In a landmark ruling, the High Court of Justice knocked down the Knesset’s “infiltrator law” on Monday, declared that the practice of holding African migrants in facilities in southern Israel for up to a year was illegal, and ordered the state to shutter the contested Holot center within 90 days.

Interior Minister Gideon Sa’ar said he could “not accept the verdict of the High Court,” which, if implemented, would mean “we won’t have a Jewish democratic state because our borders will be overrun… with illegal infiltrators.” He said the court had “made a mistake” and that the Knesset would now have to pass legislation preventing the High Court from intervening on the issue.

The dramatic decision was also bitterly opposed by several right-wing Knesset members, who maintained that the infiltrator law had been critical in preventing further vast numbers of migrants entering Israel from countries such as as Ethiopia, Eritrea and Sudan, and said the judiciary was tying the hands of the Knesset.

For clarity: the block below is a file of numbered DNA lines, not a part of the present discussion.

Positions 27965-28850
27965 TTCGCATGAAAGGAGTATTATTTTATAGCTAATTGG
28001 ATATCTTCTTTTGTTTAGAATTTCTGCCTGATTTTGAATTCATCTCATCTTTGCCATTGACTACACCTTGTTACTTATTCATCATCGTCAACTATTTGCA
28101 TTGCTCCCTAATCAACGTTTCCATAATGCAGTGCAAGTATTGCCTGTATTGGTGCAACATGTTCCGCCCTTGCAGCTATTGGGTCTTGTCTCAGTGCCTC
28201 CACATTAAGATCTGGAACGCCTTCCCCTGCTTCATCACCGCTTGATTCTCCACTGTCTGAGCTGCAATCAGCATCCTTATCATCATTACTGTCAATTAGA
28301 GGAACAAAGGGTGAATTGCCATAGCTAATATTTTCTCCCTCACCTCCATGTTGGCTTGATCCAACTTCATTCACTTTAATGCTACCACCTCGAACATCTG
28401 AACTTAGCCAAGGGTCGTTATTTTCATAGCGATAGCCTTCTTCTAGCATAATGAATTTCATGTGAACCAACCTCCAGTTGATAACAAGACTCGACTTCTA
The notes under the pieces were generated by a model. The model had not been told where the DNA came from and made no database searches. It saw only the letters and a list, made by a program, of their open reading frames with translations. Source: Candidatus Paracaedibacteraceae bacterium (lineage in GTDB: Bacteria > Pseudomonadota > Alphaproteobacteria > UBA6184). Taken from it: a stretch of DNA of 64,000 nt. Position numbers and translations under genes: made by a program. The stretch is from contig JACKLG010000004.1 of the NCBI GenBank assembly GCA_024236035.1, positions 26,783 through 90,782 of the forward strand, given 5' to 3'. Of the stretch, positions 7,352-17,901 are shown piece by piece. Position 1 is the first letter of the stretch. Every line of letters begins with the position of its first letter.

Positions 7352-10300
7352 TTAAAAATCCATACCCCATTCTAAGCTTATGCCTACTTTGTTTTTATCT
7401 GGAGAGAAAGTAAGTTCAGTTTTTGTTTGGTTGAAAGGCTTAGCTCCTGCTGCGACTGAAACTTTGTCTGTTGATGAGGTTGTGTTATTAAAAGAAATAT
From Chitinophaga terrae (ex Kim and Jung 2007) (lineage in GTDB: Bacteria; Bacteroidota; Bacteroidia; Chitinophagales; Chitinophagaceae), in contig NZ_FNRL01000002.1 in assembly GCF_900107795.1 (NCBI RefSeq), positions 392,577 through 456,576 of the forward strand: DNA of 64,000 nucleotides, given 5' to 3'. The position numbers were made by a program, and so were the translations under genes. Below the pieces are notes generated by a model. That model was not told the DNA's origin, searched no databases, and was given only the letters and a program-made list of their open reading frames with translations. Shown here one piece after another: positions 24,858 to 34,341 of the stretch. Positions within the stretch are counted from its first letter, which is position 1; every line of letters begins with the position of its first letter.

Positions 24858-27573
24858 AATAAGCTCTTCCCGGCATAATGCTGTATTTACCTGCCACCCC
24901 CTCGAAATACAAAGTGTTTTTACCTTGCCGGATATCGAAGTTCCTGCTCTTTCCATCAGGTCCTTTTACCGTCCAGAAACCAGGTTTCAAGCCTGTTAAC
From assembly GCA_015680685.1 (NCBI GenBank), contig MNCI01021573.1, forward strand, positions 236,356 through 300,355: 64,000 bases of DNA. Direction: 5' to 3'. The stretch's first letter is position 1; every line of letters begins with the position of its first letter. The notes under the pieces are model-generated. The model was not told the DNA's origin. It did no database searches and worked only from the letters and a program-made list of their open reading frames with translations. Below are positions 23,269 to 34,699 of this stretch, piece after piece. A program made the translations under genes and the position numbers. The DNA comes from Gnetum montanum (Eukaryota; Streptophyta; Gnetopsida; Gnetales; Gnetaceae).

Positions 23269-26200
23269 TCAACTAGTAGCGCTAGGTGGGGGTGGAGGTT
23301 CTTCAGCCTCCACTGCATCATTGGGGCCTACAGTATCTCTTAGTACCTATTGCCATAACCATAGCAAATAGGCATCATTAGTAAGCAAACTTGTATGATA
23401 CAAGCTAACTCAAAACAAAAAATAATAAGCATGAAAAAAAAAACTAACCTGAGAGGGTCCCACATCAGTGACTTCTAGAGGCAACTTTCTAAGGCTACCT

A special panel of nine High Court justices voted on the two measures, with the appeal to limit the detention of migrants receiving a 6-3 majority, while the decision to close Holot was approved by seven of the nine justices.

The decision to annul the “infiltrator law” reinstated the earlier illegal migrant legislation, under which migrants can be held for up to 60 days.

The court decision adopted the position of human rights groups and shot down an appeal submitted on behalf of the residents of southern Tel Aviv, where many migrants live and where veteran residents claim they fear for their safety. The court maintained that the extended detention of migrants was a violation of their rights.

“Infiltrators do not lose their right to their full dignity in coming to this country by any means necessary,” the decision read. “They do not shed their [right to] dignity when they enter custody or the holding facilities, and their right to dignity fully stands even if their arrival to the country was through illegal immigration.”

Likud minister Sa’ar, in a Channel 2 interview, countered that “Israelis have rights, too,” and claimed that the court decision, if implemented, would dramatically change the basic nature of Israel. “The state cannot accept a situation where it has no tools to deal with illegal infiltrators.”